Traditional stock evaluation tools like the capital asset pricing model (CAPM) fail to explain why some underlying factors, or investment characteristics, generate higher returns than others. Strategies including smart beta and risk premia specifically target a range of factors to improve returns.
The CAPM model is based on the theory of efficient financial markets, using only one factor when calculating the price of an equity or portfolio: its volatility risk relative to the market’s (measured by beta).
While this model holds true if markets are efficient and investors accurately price securities, that is not always the case and some factors consistently fuel market-beating (alpha) returns.
Among them are size and value.
The Fama-French Three-Factor Model adds these two factors to the CAPM model, hence the ‘Three-Factor’ part of the title (beta plus size and value).
The standard CAPM model
The CAPM model is used to price equity investments, and explains excess returns (alpha) as a function of taking on greater risk. This is because investors need to be compensated for taking risks. The CAPM model is widely utilised by fund managers and investors, either in isolation or together with other stock evaluation tools.
According to CAPM,
Expected investment return = Rf + β(R m – Rf)
Rf = the risk-free rate of return (usually represented by treasury bills)
β = the beta value of the investment (a measure of its price sensitivity to market movements)
R m = return from the equity market (denoted by a benchmark fund such as the S&P 500 Index)
This relatively straightforward approach says that in an efficient market, the expected return from a financial asset or portfolio is equal to the risk-free returns that can be yielded from government bonds plus a risk premium.
The expanded Fama-French Three-Factor Model
Fama and French added size and value factors into the traditional CAPM model, resulting in a model that looks like:
Expected return = R f + β3(Rm – Rf) + b s x SMB + b v x HML + α
SMB stands for small minus big (stock size)
HML stands for high minus low (book/price ratio)
And their coefficients, b s and bv, determine the magnitude of the small-cap and value premium.
The expanded model is still based on efficient market theory, meaning that small stocks or undervalued ones are assumed to deliver better returns because they are riskier. However, many investors and market commentators do not believe this relationship holds entirely true.
To some, small caps are undervalued since they are not as visible to investors and less information is available (hence, inefficient market pricing). Value funds tend to outperform over the long term because they are undervalued relative to their fundamental fair value. Both factors outperform over long time horizons, while other factors (such as momentum) often deliver better returns over shorter boom periods.
Whether investors believe the expanded three-factor model explains outperformance based on market efficiency or on market inefficiency, the model still provides a more comprehensive pricing and portfolio management tool than the standard CAPM version.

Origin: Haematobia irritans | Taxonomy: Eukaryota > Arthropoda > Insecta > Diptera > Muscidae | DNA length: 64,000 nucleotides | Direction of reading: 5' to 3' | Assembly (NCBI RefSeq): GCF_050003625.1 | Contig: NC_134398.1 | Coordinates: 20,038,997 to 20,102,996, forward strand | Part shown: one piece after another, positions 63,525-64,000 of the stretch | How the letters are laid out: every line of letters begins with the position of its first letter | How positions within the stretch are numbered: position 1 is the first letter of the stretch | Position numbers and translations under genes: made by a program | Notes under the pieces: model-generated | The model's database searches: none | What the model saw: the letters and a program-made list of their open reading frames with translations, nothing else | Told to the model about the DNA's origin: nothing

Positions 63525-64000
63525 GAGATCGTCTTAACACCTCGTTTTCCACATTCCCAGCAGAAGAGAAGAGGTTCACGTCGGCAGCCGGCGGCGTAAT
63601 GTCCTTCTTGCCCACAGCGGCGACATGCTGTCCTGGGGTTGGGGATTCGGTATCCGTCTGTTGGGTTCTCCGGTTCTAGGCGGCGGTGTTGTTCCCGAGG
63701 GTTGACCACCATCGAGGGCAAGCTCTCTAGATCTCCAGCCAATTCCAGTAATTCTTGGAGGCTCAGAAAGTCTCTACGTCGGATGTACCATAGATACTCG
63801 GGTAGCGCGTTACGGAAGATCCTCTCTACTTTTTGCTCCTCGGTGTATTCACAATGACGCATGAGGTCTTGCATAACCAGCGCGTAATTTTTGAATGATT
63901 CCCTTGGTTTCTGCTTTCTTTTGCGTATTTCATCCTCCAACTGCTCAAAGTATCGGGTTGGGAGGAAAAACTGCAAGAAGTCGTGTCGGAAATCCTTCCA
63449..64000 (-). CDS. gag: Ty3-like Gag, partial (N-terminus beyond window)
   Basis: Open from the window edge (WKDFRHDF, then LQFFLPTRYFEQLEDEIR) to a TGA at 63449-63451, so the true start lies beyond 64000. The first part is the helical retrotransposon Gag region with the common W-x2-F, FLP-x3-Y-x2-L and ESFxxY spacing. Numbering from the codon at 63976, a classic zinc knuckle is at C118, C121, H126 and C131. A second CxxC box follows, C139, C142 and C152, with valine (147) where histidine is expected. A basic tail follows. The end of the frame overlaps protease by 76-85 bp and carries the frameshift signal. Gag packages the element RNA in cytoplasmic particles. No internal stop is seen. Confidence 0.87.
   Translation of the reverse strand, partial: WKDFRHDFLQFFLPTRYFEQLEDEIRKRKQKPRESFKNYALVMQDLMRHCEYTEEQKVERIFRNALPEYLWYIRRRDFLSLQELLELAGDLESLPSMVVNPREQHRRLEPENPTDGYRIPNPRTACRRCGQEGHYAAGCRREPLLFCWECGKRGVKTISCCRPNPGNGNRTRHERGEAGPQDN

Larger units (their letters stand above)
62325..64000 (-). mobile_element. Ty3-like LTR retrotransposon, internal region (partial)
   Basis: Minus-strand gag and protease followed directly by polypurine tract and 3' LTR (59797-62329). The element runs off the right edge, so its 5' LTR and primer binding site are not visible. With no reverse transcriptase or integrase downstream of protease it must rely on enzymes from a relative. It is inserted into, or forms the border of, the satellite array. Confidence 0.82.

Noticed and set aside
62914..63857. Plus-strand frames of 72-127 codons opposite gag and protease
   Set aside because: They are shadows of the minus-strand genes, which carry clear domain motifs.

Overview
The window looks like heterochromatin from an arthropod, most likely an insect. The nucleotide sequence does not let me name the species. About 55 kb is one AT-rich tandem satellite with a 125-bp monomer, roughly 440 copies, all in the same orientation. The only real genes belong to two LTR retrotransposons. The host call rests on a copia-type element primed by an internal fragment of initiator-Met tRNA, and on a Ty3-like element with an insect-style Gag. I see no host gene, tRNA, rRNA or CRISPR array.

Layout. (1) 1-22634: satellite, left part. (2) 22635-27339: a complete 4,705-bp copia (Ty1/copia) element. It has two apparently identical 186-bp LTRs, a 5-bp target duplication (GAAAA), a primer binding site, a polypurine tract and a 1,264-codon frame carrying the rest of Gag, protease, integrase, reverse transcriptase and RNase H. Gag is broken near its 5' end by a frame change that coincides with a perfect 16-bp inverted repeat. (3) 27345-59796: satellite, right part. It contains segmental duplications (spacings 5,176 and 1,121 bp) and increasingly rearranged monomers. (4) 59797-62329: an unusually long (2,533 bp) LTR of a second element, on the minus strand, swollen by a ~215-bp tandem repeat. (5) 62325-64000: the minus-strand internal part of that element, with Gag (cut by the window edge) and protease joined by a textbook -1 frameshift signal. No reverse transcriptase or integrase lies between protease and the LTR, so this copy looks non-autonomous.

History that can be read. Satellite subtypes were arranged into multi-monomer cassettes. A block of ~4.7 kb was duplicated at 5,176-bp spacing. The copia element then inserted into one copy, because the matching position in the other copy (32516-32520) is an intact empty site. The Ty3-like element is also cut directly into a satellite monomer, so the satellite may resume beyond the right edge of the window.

Fama and French have since added two more factors (profitability and investment) to the three-factor model, though their five-factor model was not as well received. This was partly because these new factors tended to interact with one another. Further, it ignored other well-regarded factors that can explain alpha fund returns, such as low volatility – which aids in risk management and yields better risk-adjusted returns.
Other CAPM extensions seek to account for the risk premiums associated with various factors.
Beyond the equity market
Applying factors to other asset classes such as fixed income is more difficult, and models which do so are still being fine-tuned. Some research papers have in recent years been put to the market with theories on how these factors can be harnessed in asset classes outside the equity market. This is an important development, since factor-
based smart beta indices are starting to include fixed-income securities
such as corporate bonds.
Factors behind bond returns, which can be absorbed into pricing models and fund management strategies, include interest rate changes and creditworthiness.
Smart beta strategies use alternatively-constructed indices to take advantage of market inefficiencies and underlying risk factors. These relatively new strategies are competing with mutual funds for capital, a trend which is driving some consolidation in the industry as asset managers buy into index providers.
The number of smart beta products is growing esponentially. Index provider BlackRock expects the value of smart beta ETFs to organically grow by 19% a year for the next nine years.
Further, smart beta funds can be suitable for alternative investment requirements including those needed under Shariah finance laws.
Since smart beta funds target superior risk-adjusted returns (which can be partly explained under expanded CAPM models), many believe smart beta funds are alpha strategies.
Besides long-only smart beta strategies, risk premia strategies can also target these underlying factors through long-short positions in a portfolio. A risk premia strategy, for example, might invest in smart beta funds while short selling the benchmarks against which these funds are measured.